Mr. Moore arrived with his family in British Columbia in 1885. The family was registered in the Federal General Register of Chinese Immigration on December 4, 1885. On October 4, 1886, Moore received his certificate of appointment as notary public for the province of British Columbia. On December 22, 1887, he passed his preliminary examination for the civil service of Canada. Moore eventually found a permanent position as the secretary for Justice Sir Mathew Baillie Begbie. He drafted a biography of Sir Begbie based on his experiences as his secretary. Moore lived out the rest his life with his family in Victoria. For most of his life in Victoria his family resided at 1401 Taunton Street. Moore passed away on June 21, 1916. He was buried at Ross Bay Cemetery in Victoria.

Custodial history

The C.F.Moore records remained in the physical custody of descendants of C.F. Moore until they were donated to the Royal BC Museum (Archives) in 2014.

Scope and content

Fonds consists of photographs and textual material documenting the professional and personal life of Charles Frederick Moore. The records predominantly concern Moore’s activities as an English colonial officer in late nineteenth century China. As a paymaster for General Charles Gordon’s forces in China, Moore witnessed and documented important events in the Nanking Rebellion. This is the most closely documented period of Moore’s life and the predominant amount of records in the fonds concern this period. Following the rebellion, he remained a colonial official in Peking, starting a young family. He decided to move his family to Victoria, British Columbia in 1885. His service in Victoria is not well documented save for some official certificates. He served as a secretary to Judge Mathew Baillie Begbie and retired in Victoria. Even though he was working in a different colonial context, the records of Moore’s life in Victoria relate predominantly to his reminiscences and observations of his service in China.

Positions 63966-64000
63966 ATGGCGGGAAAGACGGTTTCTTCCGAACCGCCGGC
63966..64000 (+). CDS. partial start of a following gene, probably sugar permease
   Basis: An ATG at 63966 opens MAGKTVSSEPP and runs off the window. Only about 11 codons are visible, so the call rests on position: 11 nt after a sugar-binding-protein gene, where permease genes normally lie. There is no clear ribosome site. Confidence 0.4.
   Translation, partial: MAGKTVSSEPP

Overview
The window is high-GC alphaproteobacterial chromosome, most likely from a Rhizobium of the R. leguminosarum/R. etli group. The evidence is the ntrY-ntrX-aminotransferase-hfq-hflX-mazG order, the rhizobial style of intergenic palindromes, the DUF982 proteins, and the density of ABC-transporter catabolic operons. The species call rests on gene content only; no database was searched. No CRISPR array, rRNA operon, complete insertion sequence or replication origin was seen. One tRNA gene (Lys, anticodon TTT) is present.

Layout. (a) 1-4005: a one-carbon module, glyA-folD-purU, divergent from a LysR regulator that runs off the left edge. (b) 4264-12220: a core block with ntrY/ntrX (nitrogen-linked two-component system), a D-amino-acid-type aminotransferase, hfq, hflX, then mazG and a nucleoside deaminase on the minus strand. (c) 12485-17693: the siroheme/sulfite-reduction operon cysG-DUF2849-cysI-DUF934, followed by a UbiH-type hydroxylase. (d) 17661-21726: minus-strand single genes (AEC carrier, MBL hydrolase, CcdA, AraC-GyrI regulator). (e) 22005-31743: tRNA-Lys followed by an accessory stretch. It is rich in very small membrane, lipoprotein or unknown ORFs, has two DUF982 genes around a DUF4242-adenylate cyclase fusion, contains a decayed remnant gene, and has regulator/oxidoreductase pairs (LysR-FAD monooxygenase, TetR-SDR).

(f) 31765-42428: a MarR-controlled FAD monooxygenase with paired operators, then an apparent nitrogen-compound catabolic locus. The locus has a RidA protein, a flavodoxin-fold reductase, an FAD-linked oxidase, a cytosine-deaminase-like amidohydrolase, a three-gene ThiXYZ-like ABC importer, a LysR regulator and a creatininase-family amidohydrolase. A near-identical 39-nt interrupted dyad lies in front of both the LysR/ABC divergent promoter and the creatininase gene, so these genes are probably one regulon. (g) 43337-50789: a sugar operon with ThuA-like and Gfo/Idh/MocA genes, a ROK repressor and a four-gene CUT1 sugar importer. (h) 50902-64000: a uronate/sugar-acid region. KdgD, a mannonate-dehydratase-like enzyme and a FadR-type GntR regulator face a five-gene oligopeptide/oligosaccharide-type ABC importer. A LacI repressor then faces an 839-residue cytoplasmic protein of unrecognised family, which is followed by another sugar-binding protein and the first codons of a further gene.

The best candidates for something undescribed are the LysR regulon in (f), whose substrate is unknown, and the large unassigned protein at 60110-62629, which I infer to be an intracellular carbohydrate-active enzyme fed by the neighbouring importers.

Notes area

Physical condition

The textual material is in fair condition. Some of the collodion glass plate negatives are in a significant state of decomposition making the image content difficult to identify.

Immediate source of acquisition

Arrangement

Fonds is arranged into the following levels:

1. Photographs
2. Miscellaneous textual material
3. Ephemera

Language of material

  • English

Script of material

Location of originals

Availability of other formats

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Terms governing use, reproduction, and publication

Finding aids

A finding aid is available:
http://bit.ly/1JmCu7P

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Accruals

No further accruals expected.

General note

Accession number: 2014.20